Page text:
Several months ago, I wrote about how Qatar Airways Privilege Club greatly improved the value proposition of redeeming Avios on partner airlines. What’s awesome is that this pricing not only applies for travel on oneworld airlines, but also for travel on Qatar Airways’ other partners, including Bangkok Airways, LATAM, Middle East Airlines, RwandAir, and Virgin Australia.
To me the most intriguing partner here is RwandAir, since the airline doesn’t otherwise have any major airline partners through which you can redeem miles efficiently. I’ve been playing around with this redemption feature, and figured I’d report back. The good news is that award availability is excellent, including in business class. The bad news is that the surcharges are potentially significant.
In this post:
Qatar Airways Privilege Club Avios are easy to earn
Qatar Airways Privilege Club Avios are super easy to earn, which is the first reason that this redemption might be popular with people:
- You can transfer rewards between all the “flavors” of Avios, including to and from British Airways Executive Club; this can be done instantly online, making these rewards easy to earn
- You can earn Qatar Airways Privilege Club Avios directly or indirectly with all major transferable points currencies — Qatar Airways Privilege Club is directly transfer partners Amex Membership Rewards and Citi ThankYou, and on top of that, British Airways Executive Club is transfer partners with Capital One and Chase Ultimate Rewards
Where does RwandAir fly, anyway?
For those not familiar, RwandAir is the national airline of Rwanda, and it’s based in Kigali (KGL). The airline has a fleet of just over a dozen aircraft, including three Airbus A330s and five Boeing 737s. RwandAir operates a network to many points in Africa, plus has service to Brussels (BRU), Doha (DOH), London (LHR), and Paris (CDG).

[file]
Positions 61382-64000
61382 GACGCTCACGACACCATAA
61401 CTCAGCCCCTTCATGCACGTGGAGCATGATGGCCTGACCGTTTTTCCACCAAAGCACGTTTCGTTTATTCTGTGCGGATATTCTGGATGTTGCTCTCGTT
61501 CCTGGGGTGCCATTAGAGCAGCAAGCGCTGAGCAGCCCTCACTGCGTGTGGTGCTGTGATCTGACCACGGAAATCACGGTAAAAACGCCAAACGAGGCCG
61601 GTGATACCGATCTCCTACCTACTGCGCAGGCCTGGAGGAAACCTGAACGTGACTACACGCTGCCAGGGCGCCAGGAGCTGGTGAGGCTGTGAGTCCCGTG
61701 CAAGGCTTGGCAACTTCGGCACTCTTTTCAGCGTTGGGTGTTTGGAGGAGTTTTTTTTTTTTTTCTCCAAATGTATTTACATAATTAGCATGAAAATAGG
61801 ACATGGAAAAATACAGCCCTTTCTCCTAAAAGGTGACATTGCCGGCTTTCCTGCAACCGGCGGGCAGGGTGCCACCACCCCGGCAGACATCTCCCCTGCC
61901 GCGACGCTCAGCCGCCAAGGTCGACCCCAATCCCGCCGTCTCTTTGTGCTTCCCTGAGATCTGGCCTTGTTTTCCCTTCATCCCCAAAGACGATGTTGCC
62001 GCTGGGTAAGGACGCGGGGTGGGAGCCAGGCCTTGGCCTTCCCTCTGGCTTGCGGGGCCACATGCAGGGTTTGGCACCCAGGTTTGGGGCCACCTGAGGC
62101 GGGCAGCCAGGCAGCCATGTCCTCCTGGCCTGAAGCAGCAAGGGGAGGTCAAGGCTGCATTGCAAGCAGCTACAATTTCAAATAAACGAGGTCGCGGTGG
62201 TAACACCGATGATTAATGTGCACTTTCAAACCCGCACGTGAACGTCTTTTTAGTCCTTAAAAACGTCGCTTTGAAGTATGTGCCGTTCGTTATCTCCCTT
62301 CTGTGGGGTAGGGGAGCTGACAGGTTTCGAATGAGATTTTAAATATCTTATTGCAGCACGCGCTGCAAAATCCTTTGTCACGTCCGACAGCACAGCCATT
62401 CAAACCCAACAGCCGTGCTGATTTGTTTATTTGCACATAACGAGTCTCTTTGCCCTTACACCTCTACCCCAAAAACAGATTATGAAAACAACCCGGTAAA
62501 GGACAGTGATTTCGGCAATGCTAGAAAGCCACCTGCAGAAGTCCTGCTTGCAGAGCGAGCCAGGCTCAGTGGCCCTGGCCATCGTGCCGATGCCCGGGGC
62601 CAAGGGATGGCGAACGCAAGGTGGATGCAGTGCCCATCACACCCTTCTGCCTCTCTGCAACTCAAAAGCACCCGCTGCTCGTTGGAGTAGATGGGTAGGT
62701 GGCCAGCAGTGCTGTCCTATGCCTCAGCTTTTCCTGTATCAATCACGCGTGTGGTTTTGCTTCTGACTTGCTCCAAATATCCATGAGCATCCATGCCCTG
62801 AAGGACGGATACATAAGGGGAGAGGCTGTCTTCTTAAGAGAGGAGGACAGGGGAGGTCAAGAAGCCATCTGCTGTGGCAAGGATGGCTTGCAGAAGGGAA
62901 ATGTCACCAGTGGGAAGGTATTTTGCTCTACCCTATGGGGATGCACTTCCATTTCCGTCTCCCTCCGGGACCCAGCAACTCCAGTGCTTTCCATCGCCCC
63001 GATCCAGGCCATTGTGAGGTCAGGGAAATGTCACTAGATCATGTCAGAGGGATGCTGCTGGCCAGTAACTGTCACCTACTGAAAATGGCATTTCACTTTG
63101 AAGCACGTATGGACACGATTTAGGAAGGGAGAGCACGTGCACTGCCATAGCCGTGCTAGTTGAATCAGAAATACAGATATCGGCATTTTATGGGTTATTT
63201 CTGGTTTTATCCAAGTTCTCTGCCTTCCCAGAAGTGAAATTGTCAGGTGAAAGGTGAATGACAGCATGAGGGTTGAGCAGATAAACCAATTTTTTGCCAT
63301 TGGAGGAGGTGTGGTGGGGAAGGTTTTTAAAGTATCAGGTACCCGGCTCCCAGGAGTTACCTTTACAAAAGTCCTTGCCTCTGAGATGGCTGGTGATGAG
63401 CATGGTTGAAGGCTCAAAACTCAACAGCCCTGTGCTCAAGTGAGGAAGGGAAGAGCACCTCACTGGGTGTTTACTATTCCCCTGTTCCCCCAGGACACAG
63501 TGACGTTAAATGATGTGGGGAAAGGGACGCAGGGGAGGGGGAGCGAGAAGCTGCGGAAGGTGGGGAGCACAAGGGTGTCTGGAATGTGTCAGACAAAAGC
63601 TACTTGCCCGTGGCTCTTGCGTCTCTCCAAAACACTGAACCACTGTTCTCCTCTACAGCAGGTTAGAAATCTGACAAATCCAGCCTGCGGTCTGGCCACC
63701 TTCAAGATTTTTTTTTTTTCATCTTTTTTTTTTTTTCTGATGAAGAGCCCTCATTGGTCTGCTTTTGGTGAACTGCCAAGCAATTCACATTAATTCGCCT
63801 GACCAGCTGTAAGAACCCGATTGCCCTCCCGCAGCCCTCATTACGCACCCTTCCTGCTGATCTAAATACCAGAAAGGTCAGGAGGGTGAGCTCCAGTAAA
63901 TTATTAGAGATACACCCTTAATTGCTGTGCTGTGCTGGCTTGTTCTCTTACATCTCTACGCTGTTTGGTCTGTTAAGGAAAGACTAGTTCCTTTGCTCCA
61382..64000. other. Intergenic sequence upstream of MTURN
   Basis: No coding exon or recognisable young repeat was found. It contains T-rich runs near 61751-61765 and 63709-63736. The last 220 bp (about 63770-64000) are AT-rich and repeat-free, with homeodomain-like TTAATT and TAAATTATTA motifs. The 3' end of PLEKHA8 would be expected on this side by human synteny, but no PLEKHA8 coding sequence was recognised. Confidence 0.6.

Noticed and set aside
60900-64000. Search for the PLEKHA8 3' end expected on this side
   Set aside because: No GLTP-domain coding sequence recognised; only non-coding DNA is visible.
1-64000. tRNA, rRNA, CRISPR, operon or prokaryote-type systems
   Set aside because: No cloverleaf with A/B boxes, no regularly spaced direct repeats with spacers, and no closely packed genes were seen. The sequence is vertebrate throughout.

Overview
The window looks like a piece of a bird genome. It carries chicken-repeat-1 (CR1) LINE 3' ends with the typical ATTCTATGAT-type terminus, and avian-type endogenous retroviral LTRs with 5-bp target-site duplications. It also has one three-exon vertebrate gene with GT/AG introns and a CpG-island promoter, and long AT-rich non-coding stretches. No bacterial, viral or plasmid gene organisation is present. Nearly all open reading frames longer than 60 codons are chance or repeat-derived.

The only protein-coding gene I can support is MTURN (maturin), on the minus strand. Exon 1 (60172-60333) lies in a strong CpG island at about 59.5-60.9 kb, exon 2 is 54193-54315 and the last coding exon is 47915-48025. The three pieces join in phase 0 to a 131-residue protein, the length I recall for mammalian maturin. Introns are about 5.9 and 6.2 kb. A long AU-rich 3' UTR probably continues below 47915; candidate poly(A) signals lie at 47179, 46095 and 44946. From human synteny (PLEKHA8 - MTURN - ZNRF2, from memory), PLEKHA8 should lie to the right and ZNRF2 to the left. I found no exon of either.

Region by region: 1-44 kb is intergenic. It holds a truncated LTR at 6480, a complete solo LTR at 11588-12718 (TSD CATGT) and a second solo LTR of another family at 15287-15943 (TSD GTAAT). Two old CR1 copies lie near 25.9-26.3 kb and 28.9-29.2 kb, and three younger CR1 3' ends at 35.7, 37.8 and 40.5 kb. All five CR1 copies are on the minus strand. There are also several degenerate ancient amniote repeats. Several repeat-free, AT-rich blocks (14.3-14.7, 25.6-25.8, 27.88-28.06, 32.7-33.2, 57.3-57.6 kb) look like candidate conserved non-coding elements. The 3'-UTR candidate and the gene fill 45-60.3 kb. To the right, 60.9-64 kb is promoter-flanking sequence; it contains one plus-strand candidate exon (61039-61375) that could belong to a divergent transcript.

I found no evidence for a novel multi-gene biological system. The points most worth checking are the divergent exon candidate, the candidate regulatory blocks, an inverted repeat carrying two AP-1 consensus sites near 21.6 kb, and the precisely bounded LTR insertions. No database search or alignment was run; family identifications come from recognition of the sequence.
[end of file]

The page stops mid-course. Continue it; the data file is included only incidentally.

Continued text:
The main reason you’d want to fly RwandAir is because you want to travel to or from Kigali. Rwanda is a fascinating country with some great safari opportunities, especially for gorilla trekking.
I flew Rwandair’s A330 business class a few years back on a long haul flight, and you can read my review here. I wouldn’t say the product is amazing, but it’s a perfectly nice way to travel, especially if the airline offers nonstop flights that meet your needs.
Qatar Airways Privilege Club award costs on RwandAir
Qatar Airways Privilege Club redemptions on RwandAir follow the standard partner award chart, as follows:
This chart is based on one-way distance. Here are the distance bands that are most relevant to RwandAir:
- You could fly a distance of up to 650 miles for 6,000 Avios in economy or 12,500 Avios in business
- You could fly a distance of 651 to 1,151 miles for 9,000 Avios in economy or 16,500 Avios in business
- You could fly a distance of 1,152 to 2,000 miles for 11,000 Avios in economy or 22,000 Avios in business
- You could fly a distance of 2,001 to 3,000 miles for 13,000 Avios in economy or 38,750 Avios in business
- You could fly a distance of 3,001 to 4,000 miles for 20,750 Avios in economy or 62,000 Avios in business class